In addition to going 4-2, losing only the Arkansas and Montana plays, Boston also gave bettors a chance to arbitrage the marketplace. In fact, bettors who laid the -3 or -3 1/2 with Cincy could have bet back the other side when the line went to -4 1/2 or -5 and nailed the middle when Cincinnati won, 70-66.

Crowe, who went 3-3, didn't have lines move as much in his favor. He did take Kansas -2 1/2 vs. Kentucky, and it got bet to 4, but he also took Texas Tech +5 vs. Texas A&M, and that line moved against him up to +7.

It will be interesting to see if the same thing happens this Friday night.

Hitting the college future books

With college football completed and basketball taking center court, it's a good time to check the updated future book odds for the NCAA title game, to be played April 3 at the RCA Dome in Indianapolis. Las Vegas Sports Consultants has Duke as the 5-2 favorite, followed by Connecticut at 5-1 and Texas at 8-1. Villanova, which is Boston's pick to win it all, is 10-1 along with Michigan St., and Oklahoma, Memphis, and Illinois are listed at 12-1.

* If college football is your game, you will be interested to know that Ohio St. is the 5-1 favorite to win the BCS title game in the Fiesta Bowl next January. Notre Dame and Oklahoma are the co-second choices at 6-1, with USC at 7-1 and Texas at 10-1. Race and sports book director Jay Kornegay said that before Vince Young's announcement that he was going pro, the Hilton was planning to put Texas up at 6-1; had the Hilton been certain that Young would return, the Longhorns would have been much lower.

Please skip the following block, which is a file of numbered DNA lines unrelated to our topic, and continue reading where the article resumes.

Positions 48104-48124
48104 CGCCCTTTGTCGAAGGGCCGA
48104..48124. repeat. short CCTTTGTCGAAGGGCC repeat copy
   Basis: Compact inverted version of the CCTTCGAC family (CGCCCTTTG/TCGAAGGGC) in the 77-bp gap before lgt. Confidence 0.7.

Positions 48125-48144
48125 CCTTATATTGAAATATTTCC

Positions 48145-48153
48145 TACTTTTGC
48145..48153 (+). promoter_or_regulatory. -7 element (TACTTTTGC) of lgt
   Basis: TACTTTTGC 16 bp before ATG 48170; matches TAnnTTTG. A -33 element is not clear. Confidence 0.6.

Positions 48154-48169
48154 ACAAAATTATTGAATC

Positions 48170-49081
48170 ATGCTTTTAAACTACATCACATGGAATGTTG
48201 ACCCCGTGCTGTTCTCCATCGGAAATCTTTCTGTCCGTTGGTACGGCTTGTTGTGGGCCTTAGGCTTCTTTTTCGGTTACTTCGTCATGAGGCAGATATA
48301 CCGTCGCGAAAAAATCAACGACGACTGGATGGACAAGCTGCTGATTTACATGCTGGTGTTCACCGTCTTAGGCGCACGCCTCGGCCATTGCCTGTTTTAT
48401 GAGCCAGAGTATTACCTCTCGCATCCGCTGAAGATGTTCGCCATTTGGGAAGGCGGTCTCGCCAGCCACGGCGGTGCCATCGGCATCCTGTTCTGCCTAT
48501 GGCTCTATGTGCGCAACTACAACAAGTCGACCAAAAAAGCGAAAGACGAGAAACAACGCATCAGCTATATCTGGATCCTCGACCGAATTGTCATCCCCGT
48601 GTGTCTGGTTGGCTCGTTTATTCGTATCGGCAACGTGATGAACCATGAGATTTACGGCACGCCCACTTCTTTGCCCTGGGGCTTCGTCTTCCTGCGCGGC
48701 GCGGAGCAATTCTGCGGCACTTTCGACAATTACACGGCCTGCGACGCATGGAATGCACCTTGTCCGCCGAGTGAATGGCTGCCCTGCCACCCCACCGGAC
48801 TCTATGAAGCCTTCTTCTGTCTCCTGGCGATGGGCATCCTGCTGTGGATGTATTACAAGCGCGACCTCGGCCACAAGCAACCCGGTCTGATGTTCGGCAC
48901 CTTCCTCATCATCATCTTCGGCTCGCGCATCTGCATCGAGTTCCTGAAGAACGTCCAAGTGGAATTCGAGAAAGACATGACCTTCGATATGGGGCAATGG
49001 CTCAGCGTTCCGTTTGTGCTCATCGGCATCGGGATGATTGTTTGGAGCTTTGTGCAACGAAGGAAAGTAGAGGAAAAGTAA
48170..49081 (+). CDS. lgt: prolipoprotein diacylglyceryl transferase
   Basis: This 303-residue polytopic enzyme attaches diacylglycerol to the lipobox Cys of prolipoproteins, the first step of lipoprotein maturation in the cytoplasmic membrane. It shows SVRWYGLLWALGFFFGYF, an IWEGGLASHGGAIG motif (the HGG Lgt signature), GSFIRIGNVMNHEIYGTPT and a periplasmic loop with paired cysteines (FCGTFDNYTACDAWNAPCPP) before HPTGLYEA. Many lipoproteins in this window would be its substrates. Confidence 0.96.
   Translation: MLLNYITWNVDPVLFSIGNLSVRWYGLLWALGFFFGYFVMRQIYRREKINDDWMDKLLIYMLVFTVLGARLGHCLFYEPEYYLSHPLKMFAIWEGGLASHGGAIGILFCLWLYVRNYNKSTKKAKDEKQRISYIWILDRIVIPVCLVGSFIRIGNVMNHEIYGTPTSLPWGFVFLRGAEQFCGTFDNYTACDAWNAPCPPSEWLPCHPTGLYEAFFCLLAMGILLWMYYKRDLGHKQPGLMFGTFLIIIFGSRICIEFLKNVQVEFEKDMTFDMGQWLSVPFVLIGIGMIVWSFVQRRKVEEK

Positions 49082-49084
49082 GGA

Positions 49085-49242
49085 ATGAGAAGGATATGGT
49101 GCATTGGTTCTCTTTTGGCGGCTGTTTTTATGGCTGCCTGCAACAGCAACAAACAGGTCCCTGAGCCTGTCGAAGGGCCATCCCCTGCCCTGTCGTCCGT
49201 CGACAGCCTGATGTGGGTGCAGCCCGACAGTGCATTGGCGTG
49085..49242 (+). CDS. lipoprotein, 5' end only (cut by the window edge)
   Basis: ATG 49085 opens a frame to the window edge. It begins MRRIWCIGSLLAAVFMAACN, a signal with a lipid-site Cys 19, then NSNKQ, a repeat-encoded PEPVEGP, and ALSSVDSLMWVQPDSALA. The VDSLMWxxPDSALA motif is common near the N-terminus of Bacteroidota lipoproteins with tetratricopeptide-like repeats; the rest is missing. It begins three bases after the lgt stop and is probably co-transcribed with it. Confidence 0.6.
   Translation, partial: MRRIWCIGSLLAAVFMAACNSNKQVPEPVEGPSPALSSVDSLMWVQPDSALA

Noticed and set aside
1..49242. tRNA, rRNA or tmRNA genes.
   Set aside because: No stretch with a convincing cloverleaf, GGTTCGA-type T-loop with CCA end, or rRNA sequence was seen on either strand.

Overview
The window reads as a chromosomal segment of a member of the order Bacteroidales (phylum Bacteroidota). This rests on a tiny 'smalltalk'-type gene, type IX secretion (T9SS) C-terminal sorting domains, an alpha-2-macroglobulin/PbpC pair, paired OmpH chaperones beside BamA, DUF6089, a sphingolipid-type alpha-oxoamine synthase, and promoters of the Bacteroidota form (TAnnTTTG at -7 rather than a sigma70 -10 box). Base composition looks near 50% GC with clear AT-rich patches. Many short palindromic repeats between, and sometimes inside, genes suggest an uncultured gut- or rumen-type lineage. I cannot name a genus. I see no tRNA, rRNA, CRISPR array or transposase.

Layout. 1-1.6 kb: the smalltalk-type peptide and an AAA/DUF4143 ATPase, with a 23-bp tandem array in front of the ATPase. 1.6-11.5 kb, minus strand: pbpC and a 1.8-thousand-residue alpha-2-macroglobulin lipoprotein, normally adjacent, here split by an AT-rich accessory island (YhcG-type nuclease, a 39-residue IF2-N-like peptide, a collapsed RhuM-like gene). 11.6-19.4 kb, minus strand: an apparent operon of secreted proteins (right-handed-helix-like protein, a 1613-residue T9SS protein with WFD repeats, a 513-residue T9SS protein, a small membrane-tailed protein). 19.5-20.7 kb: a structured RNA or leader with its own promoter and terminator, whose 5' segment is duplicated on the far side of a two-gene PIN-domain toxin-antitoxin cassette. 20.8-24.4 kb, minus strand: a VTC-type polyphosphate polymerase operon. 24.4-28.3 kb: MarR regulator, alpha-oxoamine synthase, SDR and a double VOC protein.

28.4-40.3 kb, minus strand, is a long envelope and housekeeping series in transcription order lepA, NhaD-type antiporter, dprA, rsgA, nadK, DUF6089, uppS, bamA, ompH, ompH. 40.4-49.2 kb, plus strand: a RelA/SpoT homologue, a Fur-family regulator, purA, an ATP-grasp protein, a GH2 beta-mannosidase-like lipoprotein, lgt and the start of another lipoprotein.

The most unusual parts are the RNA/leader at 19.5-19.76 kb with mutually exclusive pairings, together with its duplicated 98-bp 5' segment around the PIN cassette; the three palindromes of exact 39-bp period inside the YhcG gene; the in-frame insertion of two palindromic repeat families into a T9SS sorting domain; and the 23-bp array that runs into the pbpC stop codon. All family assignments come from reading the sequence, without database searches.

And now for odds you can't bet

As mentioned in this space last Friday, John Avello, the race and sports book director at Wynn Las Vegas, has posted his Eclipse Awards odds for entertainment purposes only (Nevada gaming regulations forbid wagers on things decided by a vote).

Avello sees runaway victories in most categories. Saint Liam is a 1-5 favorite to win Horse of the Year, with Afleet Alex at 4-1 and Stevie Wonderboy at 25-1. Stevie Wonderboy is 1-9 to win 2-year-old male, Folklore is 2-5 to win 2-year-old female, Afleet Alex is 1-2 to win 3-year-old male, Smuggler is 3-5 to win 3-year-old female, Saint Liam is 1-9 to win older male, Ashado is 2-5 to win older female, Lost in the Fog is 3-5 to win sprinter, and McDynamo is 1-2 to win steeplechase. The closest equine battles he sees are for male female horse with Artie Schiller at 7-5 and Leroidesanimaux at 8-5 (Shirocco is 5-1) and female turf horse with Intercontinental at 4-5 and Cesario at 6-5.

In the human categories, John Velazquez is 1-9 for jockey, Todd Pletcher is 1-5 for trainer, Michael Gill is 4-5 for owner, and Adena Springs is 4-5 for breeder. The apprentice jockey race is the closest, with Emma-Jayne Wilson at 4-5 and Channing Hill at even money.